World Expert (Specify) (Scholarship): You’re an expert in a particular subsection of academia. This must be limited, but can still cover a fair number of things, such as literature or history. Gain a +1 to Scholarship when researching things covered by this topic. You must also define a deeper specialty within that category, such as Shakespeare or the Thirty Years’ War, to gain an additional +1 (for a total of +2) whenever the research focuses on that narrower area.

This is pretty much a straight port of the Occultist stunt from Lore.

Spellcasting Dynamo (Conviction): You’ve inured yourself to the strain of casting spells. For purposes of spellcasting, you have one extra minor Mental consequence that you can use to offset stress incurred from channeling energy and backlash.

I’m not as sure about this one. It’s patterned after No Pain, No Gain stunt from Endurance, but I’m worried that allowing the extra consequence to be used to soak up backlash might be making it a bit too broad. I think it’s okay, but I’d have to see it in play for a few sessions to decide.

More Time on Four Legs Than on Two (Athletics): You’ve spent so much time in your wolf form that it seems more natural to you than your human one, and you have learned how to make the most of the wolf’s physical capabilities. When in wolf form, you get a +1 to Athletics when dodging, jumping, and sprinting.

Again, I’ve kept the bonus down to +1 because of the broad range of things it covers. I’m a little leery of including dodge in the list, but given that the stunt only kicks in when the character is in wolf form, I think it should be okay. Again, seeing it in play for a few sessions will tell the tale. If it’s too good, then we’ve got to renegotiate.

This Bike is a Part of Me (Driving): You are so familiar with a single motorcycle that it is almost an extension of your body. When driving this bike – and no other – you get a +2 to Drive.

This last one is a simple situational +2 expanded trapping, because I hadn’t done one of those yet.

 

And there you have it.

 
 
 

*Well, more than a few. 103. But the game is so ripe for new stunts, and there are only a handful listed for each skill, that it seems like a few. Back

*Sure, this is a simplification. Billy and the Alphas made themselves into werewolves, for example, but it’s still a valid point, I feel. Back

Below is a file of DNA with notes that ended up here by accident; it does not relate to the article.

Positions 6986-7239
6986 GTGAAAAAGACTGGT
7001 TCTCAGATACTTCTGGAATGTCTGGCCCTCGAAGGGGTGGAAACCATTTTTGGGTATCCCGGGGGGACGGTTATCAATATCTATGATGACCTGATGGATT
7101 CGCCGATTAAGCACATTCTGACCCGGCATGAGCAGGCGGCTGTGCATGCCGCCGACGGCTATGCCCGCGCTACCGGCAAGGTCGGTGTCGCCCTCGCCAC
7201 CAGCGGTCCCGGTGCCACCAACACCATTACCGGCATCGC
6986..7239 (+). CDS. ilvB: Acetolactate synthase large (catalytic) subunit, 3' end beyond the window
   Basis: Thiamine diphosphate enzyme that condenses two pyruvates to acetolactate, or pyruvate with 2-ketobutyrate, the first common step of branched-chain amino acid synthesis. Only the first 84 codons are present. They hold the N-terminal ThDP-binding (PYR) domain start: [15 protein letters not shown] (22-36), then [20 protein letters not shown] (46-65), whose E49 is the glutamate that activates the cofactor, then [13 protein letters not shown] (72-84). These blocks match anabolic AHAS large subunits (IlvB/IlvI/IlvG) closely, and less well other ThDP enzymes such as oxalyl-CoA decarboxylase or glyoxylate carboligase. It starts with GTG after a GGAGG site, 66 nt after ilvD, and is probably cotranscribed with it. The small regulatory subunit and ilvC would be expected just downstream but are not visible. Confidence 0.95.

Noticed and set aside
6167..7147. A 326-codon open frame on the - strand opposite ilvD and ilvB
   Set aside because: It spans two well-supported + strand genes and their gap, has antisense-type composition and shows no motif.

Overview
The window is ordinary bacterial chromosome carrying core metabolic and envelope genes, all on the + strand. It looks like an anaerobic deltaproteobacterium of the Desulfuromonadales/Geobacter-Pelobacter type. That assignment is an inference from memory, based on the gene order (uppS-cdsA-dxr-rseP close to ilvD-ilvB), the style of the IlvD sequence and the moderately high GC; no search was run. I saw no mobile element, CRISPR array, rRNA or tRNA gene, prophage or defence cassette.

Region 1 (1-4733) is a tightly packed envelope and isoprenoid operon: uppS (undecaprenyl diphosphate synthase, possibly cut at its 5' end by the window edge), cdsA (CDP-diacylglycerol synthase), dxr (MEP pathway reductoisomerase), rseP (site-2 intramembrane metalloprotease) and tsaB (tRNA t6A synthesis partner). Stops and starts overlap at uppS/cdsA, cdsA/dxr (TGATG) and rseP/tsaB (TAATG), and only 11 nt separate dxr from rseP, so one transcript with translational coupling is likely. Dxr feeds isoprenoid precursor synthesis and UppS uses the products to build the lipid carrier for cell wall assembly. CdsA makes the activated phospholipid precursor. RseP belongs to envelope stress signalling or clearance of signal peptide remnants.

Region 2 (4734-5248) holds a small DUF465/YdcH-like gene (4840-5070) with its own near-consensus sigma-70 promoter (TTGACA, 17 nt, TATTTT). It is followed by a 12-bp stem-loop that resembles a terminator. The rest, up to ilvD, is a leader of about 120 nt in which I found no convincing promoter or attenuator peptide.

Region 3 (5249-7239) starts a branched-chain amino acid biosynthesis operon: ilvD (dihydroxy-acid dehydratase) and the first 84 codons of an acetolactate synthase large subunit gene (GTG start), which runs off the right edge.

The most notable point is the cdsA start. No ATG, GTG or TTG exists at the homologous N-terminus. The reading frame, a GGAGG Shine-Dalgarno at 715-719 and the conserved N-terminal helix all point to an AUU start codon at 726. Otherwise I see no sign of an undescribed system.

Tagged . Bookmark the permalink.

4 Responses to Look What I Can Do: Mortal Stunts in DFRPG

  1. Joshua says:

    Actually, there’s a very brief indication in Summer Knight that the Gatekeeper knows how to Listen, too, and in fact can cast a spell that masks conversation from others who can’t – I don’t know the page, but it happens in the Council meeting at the beginning of the book. “I understand you know to Listen, too” or some such…

    But your point is still very valid, and I’m being a nitpicky Dresden nerd. Lord protect me from writing up the World Expert (Dresden Files) (Scholarship) stunt!

  2. Greg says:

    I’ve also noticed that the tendency of magic users in the game tends to be to place discipline and conviction very high, then lore, using up 12-14 points of only 35 (for submerged). Stunts are an excellent way, then, to get more “skill-point” mileage out of refresh…and to bring back up one other skill (like Harry’s listen) to a character-defining level. By just turning around and spending refresh on, well, more wizarding, you’re really pigeon-holing your character, and you can quickly run into the “anything is a nail to the guy with the hammer” syndrome. Granted, magic is more like an entire tool-box, but still. The character with -9 refresh dumped into magic use and almost half of his skill-points dedicated to it just ends up looking like… a wizard.

    It’s also worth pointing out that with a hard cap on skill level, a wizard almost needs a stunt to be exceptional in an area. A pure mortal is going to benefit from that high refresh rate, easily bumping a skill up with fate points. The wizard is better off taking that one less refresh per session and getting a continual bonus in something that will be rolled frequently. Even your werewolf with that stunt is going to fare better than the werewolf who holds onto that -1 refresh with plans to use the fate point to survive an encounter.

  3. Pingback: Dresden Files RPG Downloads

Leave a Reply

Your email address will not be published.